In the heat of a game, I often have to ignore a "faked injury" or give a card (yellow or red?) or call a PK etc. within a time space of 0 to 3 seconds.
    The players may celebrate, or get angry, or yell at me or each other, but "dissent" within certain limits is common and though it may make the game harder for me, it is part of the game and as long as I can maintain some degree of control, it is accepted. - When "dissent" gets too hot, of course, cautions should be, and are, issued.

    If I have a 4th official to help that is good and necessary– the famous Zidane head-butt incident v. Materazzi in the 2006 World Cup Final is the best illustration one could have - but if I am wrong or if that official changes my call even though I was right and he is wrong - this can dramatically increase player "dissent" through the rest of the match.

    My main concern is that a "replay challenge" rule will INCREASE players appealing for fouls, PKs, yellow or red cards on opponents, and reminding the referee of his mistakes, which contrary to popular opinion does not make us better or more accurate. The game is always better when player concentrate on play, not on "managing" the referee.

    May 3, 2011 at 5:17 pm | Reply
  18. Ashwin

    If technology is being used in other sports like tennis and cricket, where players can challenge the referee's decision a fixed number of times, why can't soccer follow it?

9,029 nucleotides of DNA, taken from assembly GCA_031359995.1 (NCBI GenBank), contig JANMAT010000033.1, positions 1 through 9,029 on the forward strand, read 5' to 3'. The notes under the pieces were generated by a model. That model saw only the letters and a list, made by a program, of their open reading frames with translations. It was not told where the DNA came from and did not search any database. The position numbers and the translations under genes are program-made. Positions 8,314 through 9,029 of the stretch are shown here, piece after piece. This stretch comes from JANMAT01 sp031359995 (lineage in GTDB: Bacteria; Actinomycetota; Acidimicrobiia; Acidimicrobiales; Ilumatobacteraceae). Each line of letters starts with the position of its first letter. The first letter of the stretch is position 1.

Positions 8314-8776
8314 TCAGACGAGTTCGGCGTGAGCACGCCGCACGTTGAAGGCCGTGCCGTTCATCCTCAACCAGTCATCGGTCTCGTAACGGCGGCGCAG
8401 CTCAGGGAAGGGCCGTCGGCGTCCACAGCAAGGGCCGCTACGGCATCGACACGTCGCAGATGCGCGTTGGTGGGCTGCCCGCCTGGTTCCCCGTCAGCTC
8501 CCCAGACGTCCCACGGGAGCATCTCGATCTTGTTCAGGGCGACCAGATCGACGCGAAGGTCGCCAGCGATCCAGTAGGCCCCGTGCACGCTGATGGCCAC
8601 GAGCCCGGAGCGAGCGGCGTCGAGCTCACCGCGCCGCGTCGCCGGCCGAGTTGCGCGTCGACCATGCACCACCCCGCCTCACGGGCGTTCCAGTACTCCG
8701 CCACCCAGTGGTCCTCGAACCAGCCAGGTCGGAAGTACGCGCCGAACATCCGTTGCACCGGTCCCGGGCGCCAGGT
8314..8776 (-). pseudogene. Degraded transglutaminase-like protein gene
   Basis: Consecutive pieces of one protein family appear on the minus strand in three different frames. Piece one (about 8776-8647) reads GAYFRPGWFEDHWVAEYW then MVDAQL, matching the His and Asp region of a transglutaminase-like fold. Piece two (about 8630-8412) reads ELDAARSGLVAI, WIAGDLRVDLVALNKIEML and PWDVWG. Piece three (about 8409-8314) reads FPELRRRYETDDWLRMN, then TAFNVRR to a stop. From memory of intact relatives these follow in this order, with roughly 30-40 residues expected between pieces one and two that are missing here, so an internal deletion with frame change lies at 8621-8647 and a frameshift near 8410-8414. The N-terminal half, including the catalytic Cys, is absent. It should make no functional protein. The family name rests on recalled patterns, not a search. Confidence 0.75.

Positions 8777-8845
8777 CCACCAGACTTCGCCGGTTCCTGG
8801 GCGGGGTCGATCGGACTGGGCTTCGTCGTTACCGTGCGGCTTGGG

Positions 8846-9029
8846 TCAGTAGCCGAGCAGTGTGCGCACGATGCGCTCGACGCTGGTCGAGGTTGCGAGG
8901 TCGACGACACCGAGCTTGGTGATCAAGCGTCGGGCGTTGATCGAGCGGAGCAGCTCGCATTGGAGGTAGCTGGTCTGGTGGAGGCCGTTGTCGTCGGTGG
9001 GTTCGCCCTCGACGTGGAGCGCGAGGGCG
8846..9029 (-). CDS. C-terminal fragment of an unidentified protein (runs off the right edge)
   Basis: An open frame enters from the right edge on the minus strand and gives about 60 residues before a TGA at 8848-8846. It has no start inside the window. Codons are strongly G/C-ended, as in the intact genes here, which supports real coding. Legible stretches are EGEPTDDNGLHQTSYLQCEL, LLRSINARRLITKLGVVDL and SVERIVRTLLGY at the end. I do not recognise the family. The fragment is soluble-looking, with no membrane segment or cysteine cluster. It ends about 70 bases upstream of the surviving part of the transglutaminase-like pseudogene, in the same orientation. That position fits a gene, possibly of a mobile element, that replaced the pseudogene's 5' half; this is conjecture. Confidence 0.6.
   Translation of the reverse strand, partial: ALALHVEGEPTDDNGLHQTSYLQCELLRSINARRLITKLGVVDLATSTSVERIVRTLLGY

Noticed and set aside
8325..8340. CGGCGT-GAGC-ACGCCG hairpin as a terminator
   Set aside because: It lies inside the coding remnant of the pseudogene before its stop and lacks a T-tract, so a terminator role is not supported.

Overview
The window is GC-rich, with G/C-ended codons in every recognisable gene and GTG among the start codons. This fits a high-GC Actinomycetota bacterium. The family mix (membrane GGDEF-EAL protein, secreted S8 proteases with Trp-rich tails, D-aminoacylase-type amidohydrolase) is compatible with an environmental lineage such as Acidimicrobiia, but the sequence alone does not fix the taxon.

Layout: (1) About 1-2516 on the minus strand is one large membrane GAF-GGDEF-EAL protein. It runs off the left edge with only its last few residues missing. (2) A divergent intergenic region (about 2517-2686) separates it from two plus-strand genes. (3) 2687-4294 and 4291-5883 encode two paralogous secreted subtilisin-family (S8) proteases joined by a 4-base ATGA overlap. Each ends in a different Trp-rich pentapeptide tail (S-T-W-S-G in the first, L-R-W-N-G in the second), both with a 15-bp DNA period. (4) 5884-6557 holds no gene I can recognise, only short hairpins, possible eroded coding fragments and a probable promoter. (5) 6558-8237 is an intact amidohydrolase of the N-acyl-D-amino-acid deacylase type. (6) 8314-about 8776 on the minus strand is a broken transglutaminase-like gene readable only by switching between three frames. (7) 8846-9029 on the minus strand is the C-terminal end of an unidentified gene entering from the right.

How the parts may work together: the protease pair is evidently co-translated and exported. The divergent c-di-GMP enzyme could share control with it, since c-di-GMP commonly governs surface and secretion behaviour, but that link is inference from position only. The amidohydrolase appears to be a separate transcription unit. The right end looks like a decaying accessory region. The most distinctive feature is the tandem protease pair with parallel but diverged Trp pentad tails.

May 3, 2011 at 5:22 pm | Reply
  19. Brooke

    I hear both arguements here in Germany. Some say it should be implemented, especially when situations like this occur:

    A couple of years ago, Hamburg scored an offside goal against Dortmund in Germany. It was obvious, and the ref just was in the wrong spot for one second and called the goal.

    He apologized immediately after the game, because... he said as soon as he saw the instant video replay of the goal run in the stadium, seconds later, he saw that he was in the wrong and cost Dortmund the game. This was apology was widely published in Germany, an actual ref, admitting that immediate video replay showed him he called wrong.

    But I also hear fans here in Germany say that it should not be implemented, because yes this happens, but its another aspect of the game which helps fuel the passion and love for the game and their team. because well, for that reason... THATS UNFAIR!!!!! WE HAVE BEEN WRONGED. Thats a powerful feeling to bind people and feelings together...and they argue it helps strengthen the passion and love for the team. It does also happen that your team sometimes gets a benefit, sometimes screwed over. I dunno, this is what I hear some German football fans say.